As the letters are being translated, information from the letters have been cross-checked with the history of the Jewish Legion. Five battalions of the British military made up the Jewish Legion; the 39th Battalion of which was built on mostly American volunteers, including David Mendelsohn. The knowledge of this history enables the team to reveal where Mendelsohn served, and who he served with – for example, Mendelsohn may well have done his basic training in a camp in Nova Scotia alongside future Israeli Prime Minister David BenGurion and the legendary Ze’ev Jabotinsky.

After his training, Mendelsohn most probably went to England, Palestine, and was later posted to guard prisoners of war in Egypt as a member of the Royal Fusiliers; B Co, 39th Battalion of the Jewish Legion in 1919. This fact of history cast light on the story behind one interesting family heirloom: a snake, embroidered with sequins, spelling out the words: “Turkish Prisoners 1919.” Chana Mendelsohn mentions the gift of the snake from her soon-to-be husband, in a letter reading:

“Today is a holiday for me; not because it is after the 9 Days when we could not eat any meat, rather, because it had already been nearly 3 weeks that I had not received any letters from you; but from early in the morning until now, I have received four letters and a package, in which you sent me a present, for which I thank you very much. I had to go to the Pennsylvania Post Office and open it there and show what it is. But when I opened it, I was scared to look at it, because generally, I do not like snakes.

But when I took it out of the box and really contemplated how pretty it is in its detailed handiwork, it greatly appealed to me. I showed it to my mother and brother, and they were fascinated by it. My father was sleeping, and I hung it up on the gas lamp to see if he would be frightened by it when he woke up, seeing a snake on the gas lamp. But my older brother later came in, and my father was already up and was walking around the house, and he had not noticed it right away. I lost my patience already! My little brother asked them if they hadn’t seen something strange? Only then my father noticed it; he liked it very much.”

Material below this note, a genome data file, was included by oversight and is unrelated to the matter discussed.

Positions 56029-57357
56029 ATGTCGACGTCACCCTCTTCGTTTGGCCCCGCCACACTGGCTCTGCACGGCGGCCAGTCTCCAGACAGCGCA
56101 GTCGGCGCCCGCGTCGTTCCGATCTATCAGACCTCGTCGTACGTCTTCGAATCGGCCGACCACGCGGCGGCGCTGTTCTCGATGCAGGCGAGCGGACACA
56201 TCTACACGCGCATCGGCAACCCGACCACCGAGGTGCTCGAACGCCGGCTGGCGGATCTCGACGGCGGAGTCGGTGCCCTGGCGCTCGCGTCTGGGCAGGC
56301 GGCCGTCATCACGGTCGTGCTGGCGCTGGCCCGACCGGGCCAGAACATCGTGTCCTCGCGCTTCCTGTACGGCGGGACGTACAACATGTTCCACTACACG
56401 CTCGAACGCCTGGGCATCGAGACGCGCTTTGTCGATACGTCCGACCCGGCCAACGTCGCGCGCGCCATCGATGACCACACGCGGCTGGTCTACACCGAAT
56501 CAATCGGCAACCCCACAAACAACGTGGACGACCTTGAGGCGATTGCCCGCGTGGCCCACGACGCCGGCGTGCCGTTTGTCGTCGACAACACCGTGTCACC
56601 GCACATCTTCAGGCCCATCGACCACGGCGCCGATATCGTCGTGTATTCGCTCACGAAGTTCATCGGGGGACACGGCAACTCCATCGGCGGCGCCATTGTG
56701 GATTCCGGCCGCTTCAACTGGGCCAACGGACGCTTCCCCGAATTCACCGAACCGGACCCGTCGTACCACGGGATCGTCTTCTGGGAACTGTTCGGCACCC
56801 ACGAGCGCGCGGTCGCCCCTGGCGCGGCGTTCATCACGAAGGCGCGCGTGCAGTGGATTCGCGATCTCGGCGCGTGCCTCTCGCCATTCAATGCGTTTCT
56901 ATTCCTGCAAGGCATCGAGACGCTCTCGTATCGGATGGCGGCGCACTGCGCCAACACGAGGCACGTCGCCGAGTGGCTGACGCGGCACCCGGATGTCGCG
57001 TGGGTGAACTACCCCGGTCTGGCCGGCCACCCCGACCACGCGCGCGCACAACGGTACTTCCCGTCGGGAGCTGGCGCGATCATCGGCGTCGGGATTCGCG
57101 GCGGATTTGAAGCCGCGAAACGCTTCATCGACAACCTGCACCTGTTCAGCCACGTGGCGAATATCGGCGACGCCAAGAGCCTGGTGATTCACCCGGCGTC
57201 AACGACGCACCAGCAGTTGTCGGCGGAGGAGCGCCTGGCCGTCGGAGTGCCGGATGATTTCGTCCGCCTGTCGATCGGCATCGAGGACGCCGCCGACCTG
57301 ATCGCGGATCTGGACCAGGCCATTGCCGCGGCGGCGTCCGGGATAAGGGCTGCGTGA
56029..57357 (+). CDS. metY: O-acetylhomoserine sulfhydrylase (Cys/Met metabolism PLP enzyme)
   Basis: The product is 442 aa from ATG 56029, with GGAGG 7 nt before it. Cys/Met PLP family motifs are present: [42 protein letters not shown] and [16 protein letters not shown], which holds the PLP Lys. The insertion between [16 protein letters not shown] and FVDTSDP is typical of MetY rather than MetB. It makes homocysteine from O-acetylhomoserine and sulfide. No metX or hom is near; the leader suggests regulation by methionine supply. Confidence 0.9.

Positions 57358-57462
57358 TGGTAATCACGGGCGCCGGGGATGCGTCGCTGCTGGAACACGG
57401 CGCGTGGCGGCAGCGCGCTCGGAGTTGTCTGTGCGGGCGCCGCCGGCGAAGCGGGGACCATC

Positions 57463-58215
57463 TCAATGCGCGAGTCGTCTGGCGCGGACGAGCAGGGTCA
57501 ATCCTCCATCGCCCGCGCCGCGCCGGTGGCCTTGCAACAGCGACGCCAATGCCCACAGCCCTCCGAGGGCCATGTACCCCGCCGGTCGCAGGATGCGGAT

After this letter was translated and sent around to Sondra’s extended family, her cousins responded in shock – they still had the snake, which had lain untouched in their mother’s suitcase for close to 30 years!

More is yet to be revealed as the team works on translating and preserving the letters one by one. For Captain Mendelson, it’s all part of a bigger picture; one that she is very pleased to play a part in. “I feel really proud that my great-grandfather served; especially considering that he was just a recent immigrant, and I am excited that I can continue to serve in the same military that he did. Ultimately, given the rise in antisemitism in this country, this shows that we’ve been here, and we’ve been serving. This is our country too.”

You can follow the progress of the MENDELSOHN LETTERS COLLECTION on the website.

Originally published in the Tishrei 2021 issue of The Jewish American Warrior.